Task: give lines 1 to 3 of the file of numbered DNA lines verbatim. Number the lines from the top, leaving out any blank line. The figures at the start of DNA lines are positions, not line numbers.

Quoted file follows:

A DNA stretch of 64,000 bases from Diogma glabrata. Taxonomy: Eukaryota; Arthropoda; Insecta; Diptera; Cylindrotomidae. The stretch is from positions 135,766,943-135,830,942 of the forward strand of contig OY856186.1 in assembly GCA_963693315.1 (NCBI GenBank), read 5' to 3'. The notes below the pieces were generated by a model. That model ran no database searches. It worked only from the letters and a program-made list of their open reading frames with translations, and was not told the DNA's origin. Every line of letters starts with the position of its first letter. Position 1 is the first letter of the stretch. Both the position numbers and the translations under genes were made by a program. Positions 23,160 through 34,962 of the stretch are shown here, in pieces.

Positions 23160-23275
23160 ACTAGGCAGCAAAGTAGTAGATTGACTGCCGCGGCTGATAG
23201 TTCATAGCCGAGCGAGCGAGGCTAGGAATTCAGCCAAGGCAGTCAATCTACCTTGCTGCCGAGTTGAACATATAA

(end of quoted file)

A DNA stretch of 64,000 bases from Diogma glabrata. Taxonomy: Eukaryota; Arthropoda; Insecta; Diptera; Cylindrotomidae. The stretch is from positions 135,766,943-135,830,942 of the forward strand of contig OY856186.1 in assembly GCA_963693315.1 (NCBI GenBank), read 5' to 3'. The notes below the pieces were generated by a model. That model ran no database searches. It worked only from the letters and a program-made list of their open reading frames with translations, and was not told the DNA's origin. Every line of letters starts with the position of its first letter. Position 1 is the first letter of the stretch. Both the position numbers and the translations under genes were made by a program. Positions 23,160 through 34,962 of the stretch are shown here, in pieces.

Positions 23160-23275
23160 ACTAGGCAGCAAAGTAGTAGATTGACTGCCGCGGCTGATAG